Day 16 – Ledges(152.1) to 158.7 Mile
River Miles: 6.6
Hiking Miles: 8
April 2, 2013
Steve-O’s coffee call echoed off the canyon walls at Ledges Camp, followed by a breakfast of eggs, sausage, and bagels. This would be a relatively short day on the River. We planned to spend most of it at the magnificent Havasu Creek.
The wonders of Havasu are known to many outside the regular sphere of Grand Canyon hiking and river-running addicts. Its magical, aqua-blue waterfalls are commonly visited throughout the year as the treasure of the Havasupai Indian Reservation.
Havasu is a long side canyon – I’d never explored it farther than an 11-mile hike from the rim (to Mooney Falls). Jackie had never been there at all, so this day from the River would be a new experience for both of us.
This tiny, ethereal slot canyon lies at the mouth of the creek where it meets the Colorado River. It’s an interesting pull-in for the boats. There was only room to tie a couple of rafts to the wall of the canyon, so we had to fasten all of our boats together. Then it was necessary to wade into the water and walk around a corner to access the creek above the slot.
tailwaves of the minor Havasu Rapid, as seen from the ledges above the creek
This would be a casual day where we were free to split up and enjoy the canyon as we saw fit. Beaver Falls, the lowest of the named waterfalls in Havasu Creek, was the farthest possible destination for a hike (8 miles round trip), so Jackie and I set out to go see it.
The creek is immediately, stunningly gorgeous. The water really is this blue – it’s no trick of photoshop or your computer screen.
It wasn’t long before Jackie said “This is like a fairlyand.”
Havasu feels enchanted.
We just simply enjoyed our hike up the canyon… not without getting our feet wet a few times!
We came upon these cascades where Beaver Canyon entered from the west (Yet another side canyon). It was a long time since I’d seen a photo of Beaver Falls. Nobody else from our group was around, and I mistakenly went ahead and assumed that this was the Beaver Falls! Doh!
So Jackie and I had a nice break here, enjoyed “the falls,” and turned around to head back to the boats.
As if the magic of Havasu wasn’t enough, we were fortunate to come upon this family of bighorn sheep! And… there were babies! Upon spotting the babies, Jackie’s excitement level went into overdrive. We instantly went into stealth mode, creeping ever so silently to try and get a closer look at the sheep.
So there we were, creeping among the bushes, when a sudden, piercing sound made us jump out of our shoes:
We spun around wildly to see the McCumbers and Chris with huge smiles on their faces, clearly pleased at giving us a scare. They hadn’t seen the sheep ahead, and the animals surprisingly didn’t take much notice of these five human beings.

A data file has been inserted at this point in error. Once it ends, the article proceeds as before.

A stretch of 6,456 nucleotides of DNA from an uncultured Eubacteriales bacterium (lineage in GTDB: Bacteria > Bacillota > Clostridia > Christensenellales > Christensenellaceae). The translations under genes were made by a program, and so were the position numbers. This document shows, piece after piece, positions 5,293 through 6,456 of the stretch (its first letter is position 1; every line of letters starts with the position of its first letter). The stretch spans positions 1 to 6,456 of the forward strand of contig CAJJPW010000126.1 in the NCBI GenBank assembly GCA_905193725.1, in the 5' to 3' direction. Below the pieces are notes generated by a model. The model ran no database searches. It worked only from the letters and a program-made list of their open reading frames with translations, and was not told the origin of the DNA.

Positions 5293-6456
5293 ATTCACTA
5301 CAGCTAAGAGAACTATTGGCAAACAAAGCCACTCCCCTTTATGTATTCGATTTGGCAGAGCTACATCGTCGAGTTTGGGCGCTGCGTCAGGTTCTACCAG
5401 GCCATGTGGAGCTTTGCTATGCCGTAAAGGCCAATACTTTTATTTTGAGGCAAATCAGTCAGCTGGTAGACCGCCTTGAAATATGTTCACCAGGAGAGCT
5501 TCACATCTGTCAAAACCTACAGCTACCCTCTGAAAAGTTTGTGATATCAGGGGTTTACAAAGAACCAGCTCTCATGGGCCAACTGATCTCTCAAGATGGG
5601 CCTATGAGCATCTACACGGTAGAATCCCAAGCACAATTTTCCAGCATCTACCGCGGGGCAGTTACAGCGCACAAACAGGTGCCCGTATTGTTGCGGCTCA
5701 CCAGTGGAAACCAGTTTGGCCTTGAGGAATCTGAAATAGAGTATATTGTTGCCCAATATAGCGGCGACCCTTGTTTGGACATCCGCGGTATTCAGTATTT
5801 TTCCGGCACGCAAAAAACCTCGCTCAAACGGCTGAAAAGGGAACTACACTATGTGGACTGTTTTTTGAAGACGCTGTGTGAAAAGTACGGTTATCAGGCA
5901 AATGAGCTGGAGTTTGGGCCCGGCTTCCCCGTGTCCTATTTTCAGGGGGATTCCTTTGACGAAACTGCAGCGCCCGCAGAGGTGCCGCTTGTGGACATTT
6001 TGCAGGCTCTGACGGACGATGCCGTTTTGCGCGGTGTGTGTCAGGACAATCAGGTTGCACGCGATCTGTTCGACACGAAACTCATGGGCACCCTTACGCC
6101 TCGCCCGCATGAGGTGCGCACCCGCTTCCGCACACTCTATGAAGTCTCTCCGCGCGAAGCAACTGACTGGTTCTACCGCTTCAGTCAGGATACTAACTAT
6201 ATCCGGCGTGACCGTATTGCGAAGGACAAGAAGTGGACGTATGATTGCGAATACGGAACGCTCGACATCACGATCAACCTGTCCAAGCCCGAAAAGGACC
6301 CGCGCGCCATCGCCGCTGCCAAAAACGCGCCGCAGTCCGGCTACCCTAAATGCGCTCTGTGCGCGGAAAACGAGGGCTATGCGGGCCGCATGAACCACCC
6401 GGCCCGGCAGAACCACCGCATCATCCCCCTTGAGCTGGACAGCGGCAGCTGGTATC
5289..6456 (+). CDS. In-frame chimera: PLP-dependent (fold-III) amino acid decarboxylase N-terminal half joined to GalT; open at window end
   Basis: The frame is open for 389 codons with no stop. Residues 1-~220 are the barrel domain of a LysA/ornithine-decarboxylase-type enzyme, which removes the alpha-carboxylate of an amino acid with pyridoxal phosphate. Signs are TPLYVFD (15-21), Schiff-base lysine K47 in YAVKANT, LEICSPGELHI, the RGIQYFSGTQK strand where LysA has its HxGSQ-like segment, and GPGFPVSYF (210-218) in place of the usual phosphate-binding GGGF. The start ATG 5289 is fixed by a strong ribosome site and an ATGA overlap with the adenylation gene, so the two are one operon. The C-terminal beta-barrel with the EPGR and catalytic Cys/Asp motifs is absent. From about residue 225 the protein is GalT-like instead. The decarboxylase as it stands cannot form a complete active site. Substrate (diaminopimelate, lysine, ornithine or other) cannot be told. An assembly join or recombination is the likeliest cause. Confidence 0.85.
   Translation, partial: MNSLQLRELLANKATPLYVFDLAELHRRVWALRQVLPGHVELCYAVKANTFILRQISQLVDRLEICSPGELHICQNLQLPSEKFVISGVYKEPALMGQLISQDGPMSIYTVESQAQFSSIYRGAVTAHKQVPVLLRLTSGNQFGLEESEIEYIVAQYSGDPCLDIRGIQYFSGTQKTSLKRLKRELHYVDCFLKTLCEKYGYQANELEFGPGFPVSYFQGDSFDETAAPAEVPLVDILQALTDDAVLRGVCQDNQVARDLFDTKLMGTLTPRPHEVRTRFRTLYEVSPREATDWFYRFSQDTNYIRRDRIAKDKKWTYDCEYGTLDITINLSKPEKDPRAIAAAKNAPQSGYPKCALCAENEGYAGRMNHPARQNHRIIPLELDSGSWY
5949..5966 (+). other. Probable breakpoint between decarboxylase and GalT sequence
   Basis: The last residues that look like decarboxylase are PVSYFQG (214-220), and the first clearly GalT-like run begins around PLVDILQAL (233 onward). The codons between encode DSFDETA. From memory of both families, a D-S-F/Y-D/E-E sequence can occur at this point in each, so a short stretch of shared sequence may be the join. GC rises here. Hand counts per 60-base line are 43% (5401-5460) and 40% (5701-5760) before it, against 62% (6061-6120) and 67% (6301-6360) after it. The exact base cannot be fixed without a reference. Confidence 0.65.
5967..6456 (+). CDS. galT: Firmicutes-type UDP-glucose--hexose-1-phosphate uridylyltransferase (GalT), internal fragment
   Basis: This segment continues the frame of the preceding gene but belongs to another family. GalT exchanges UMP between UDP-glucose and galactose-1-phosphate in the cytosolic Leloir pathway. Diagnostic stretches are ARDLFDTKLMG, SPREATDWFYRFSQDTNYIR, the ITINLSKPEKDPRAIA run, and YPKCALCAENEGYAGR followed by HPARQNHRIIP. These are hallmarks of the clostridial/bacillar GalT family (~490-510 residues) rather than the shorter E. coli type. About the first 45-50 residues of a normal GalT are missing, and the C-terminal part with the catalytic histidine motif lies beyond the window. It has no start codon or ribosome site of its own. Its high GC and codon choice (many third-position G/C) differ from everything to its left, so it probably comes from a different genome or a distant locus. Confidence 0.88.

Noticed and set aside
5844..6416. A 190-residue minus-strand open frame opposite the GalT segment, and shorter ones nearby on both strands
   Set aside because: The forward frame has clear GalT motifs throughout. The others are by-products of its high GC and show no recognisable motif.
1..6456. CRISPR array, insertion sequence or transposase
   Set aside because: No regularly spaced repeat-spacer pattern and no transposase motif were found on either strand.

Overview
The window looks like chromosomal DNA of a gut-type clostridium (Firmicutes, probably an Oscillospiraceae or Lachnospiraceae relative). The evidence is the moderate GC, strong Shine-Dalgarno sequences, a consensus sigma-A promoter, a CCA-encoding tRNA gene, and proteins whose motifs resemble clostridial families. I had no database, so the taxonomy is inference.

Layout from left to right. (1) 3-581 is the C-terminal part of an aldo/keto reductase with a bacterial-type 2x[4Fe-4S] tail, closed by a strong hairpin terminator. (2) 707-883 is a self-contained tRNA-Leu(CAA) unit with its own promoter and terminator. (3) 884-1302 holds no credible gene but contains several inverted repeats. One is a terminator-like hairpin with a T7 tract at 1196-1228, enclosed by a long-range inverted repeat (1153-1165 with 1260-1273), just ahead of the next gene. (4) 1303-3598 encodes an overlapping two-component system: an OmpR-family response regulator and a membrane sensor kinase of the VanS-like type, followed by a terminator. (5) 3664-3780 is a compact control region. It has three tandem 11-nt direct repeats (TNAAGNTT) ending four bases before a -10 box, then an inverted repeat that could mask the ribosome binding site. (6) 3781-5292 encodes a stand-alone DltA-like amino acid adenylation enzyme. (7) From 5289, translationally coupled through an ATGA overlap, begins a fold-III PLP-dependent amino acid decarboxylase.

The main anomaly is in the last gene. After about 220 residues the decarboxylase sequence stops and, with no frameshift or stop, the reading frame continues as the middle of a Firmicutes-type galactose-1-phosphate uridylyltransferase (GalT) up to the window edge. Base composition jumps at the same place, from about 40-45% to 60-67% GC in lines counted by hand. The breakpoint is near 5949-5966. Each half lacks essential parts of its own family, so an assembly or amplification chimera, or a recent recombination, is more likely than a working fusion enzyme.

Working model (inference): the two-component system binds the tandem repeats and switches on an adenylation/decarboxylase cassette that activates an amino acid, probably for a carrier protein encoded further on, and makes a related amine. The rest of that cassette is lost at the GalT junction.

So we all got to enjoy them for a moment and take our pictures.
Soon Jackie and I learned that we had not seen the real, full-blown Beaver Falls, and that it was just around the corner from where we stopped! Shannon excitedly flashed through some pictures of it on her camera, including a video of them leaping into the creek.
Missing the falls was a bummer, but since Jackie and I are lucky to live at the South Rim, we told ourselves that it wouldn’t be too hard to check it out “next time” on a backpacking trip from the rim. (That next time would come soon – only six months later!)
We were reunited with the rest of the group at the boats. Everyone was very relaxed, and seemed to have had a great day of frolicking in the creek. Here’s some videos that Josh took of Nic (The end of the first video is best).
This is our armada of boats parked at the mouth of the creek. At the top of the image you can see where the blue water meets the muddy-brown of the Colorado River.
We called it an early day, just a short distance downstream at 158.7 Mile camp. The River corridor was narrow through here, so this was a confined camp similar to the “Ledges” of the night before.
Jackie and I and Doug were on cook duty, with an easy “boil in bag” dinner of green chile chicken, wild rice, and green beans. The appetizer was some tasty French bread with cream cheese and pesto for dipping, with churros for dessert! At this point in the trip we were beginning to run low on a few things – like cooking oil and sugar for the churros – but they still turned out well. We also finished off a big “handle” bottle of Fireball whiskey that had been going around since the early days of the voyage.
It didn’t rain today.